Smith, Anna - 'To Tell the Truth'
A three-year-old girl is taken from a Spanish beach and no-one admits to seeing anything. Her mother claims to have been busy in the house and not to have realised that Amy has somehow opened the door and got onto the beach to play in the sand. Amy's father was out jogging as usual and had left his daughter safe in her mother's care.
Since Rosie Gilmour is already in Spain, recuperating from a previous story where she was almost murdered, her editor asks her to cover the case of the missing child. She reluctantly breaks her holiday and travels to the area where the child has gone missing. Rosie is immediately suspicious of the parents and cannot understand how they could let their child out on her own.
Despite wide publicity no-one comes forward to the local police to say they have seen anything. Then Rosie is approached in her hotel by a young Moroccan man to say her thinks he saw the man who took Amy. Rosie learns that the young man is an illegal and working as a prostitute. He was with a client, a prominent British minister, at the time in a villa overlooking the beach and the young prostitute has evidence to prove it - the minister's House of Commons pass. Rosie realises that the story of the minister is potentially as big as the missing child - her editor wants her to check it out and to find out more about the minister's activities.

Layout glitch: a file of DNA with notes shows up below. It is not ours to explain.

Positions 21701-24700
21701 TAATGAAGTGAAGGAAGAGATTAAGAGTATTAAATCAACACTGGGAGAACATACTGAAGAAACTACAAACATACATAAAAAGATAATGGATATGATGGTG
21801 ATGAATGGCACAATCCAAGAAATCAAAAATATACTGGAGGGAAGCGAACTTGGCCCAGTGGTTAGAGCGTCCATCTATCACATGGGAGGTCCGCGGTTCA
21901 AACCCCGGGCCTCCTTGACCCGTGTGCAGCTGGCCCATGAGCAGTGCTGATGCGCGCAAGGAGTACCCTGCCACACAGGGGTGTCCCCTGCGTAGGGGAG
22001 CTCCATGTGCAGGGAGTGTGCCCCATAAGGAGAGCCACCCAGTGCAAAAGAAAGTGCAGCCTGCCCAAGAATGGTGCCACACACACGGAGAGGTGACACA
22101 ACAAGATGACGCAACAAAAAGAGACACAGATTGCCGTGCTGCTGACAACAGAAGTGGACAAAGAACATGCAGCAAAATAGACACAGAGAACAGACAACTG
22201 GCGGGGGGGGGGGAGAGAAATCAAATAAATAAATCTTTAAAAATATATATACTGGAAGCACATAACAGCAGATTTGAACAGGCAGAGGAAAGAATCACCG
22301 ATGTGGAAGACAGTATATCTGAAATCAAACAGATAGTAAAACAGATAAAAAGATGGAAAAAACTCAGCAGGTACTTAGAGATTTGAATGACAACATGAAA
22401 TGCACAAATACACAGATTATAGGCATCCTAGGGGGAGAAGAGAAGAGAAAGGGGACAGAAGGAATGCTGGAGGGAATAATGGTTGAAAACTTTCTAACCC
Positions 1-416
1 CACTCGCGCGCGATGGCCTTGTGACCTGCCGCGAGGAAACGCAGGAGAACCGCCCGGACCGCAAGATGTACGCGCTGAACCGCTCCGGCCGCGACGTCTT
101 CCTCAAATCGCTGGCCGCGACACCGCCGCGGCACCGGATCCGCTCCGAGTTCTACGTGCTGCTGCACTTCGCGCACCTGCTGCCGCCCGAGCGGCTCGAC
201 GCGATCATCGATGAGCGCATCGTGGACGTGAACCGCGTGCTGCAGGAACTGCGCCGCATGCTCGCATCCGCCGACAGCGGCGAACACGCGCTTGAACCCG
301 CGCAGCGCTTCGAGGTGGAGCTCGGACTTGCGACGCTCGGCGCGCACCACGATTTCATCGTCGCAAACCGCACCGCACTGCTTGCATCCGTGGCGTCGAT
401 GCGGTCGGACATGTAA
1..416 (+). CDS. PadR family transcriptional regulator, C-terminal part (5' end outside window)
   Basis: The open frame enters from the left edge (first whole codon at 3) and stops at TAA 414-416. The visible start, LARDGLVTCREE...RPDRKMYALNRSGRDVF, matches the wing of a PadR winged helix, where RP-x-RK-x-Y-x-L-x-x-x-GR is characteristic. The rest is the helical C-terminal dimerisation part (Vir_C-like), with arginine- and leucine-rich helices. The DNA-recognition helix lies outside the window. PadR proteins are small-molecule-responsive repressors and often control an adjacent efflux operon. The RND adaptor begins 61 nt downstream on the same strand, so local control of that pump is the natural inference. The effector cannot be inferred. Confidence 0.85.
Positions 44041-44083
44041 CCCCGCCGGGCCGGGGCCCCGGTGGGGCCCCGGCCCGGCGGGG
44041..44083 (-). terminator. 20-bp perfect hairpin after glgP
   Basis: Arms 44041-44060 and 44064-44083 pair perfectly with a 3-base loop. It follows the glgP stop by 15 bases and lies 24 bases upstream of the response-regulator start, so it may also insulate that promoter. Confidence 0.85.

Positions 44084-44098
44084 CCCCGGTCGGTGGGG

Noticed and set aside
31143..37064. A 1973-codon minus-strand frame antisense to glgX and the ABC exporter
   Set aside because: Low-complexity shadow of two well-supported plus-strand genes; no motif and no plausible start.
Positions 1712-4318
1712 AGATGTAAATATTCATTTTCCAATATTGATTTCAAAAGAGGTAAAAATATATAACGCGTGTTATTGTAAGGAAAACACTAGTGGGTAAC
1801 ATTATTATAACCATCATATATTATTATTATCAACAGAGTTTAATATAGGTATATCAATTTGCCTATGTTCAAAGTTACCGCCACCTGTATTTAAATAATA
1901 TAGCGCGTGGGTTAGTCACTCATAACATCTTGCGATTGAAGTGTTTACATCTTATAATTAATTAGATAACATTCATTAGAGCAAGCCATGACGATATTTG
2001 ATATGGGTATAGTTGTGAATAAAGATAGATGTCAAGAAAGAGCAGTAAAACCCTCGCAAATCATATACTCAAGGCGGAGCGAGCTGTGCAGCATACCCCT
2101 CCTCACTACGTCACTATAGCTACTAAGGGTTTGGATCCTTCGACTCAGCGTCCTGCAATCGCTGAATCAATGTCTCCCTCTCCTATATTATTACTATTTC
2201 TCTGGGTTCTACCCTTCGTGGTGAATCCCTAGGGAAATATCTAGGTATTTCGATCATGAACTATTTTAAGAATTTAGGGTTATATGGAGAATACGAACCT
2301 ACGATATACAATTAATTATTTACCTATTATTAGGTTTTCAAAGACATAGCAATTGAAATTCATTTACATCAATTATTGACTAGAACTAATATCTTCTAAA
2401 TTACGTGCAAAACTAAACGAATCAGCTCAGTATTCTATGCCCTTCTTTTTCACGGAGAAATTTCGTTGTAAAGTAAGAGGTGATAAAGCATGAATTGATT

Rosie is drawn into the dangerous world of international sex-trafficking and child pornography and prostitution, where a child's life is held very cheap indeed.
Meanwhile, Amy is in the care of Besmir. Against his better judgment and his experience he is drawn to the trusting child - he begins to feel emotion that he hasn't felt in years - an urge to protect - which makes carrying out his master's instructions very difficult indeed.
The parallels with this book and the missing Madeleine McCann are obvious and, due to the subject matter, I did find this a difficult book to read. Saying that, however, I found myself, surprisingly, feeling sympathy for Besmir and others on the edges of the sex trade. Anna Smith has a writing style that takes the reader into the story and for this reason I will be looking out for others by her.
Susan White, England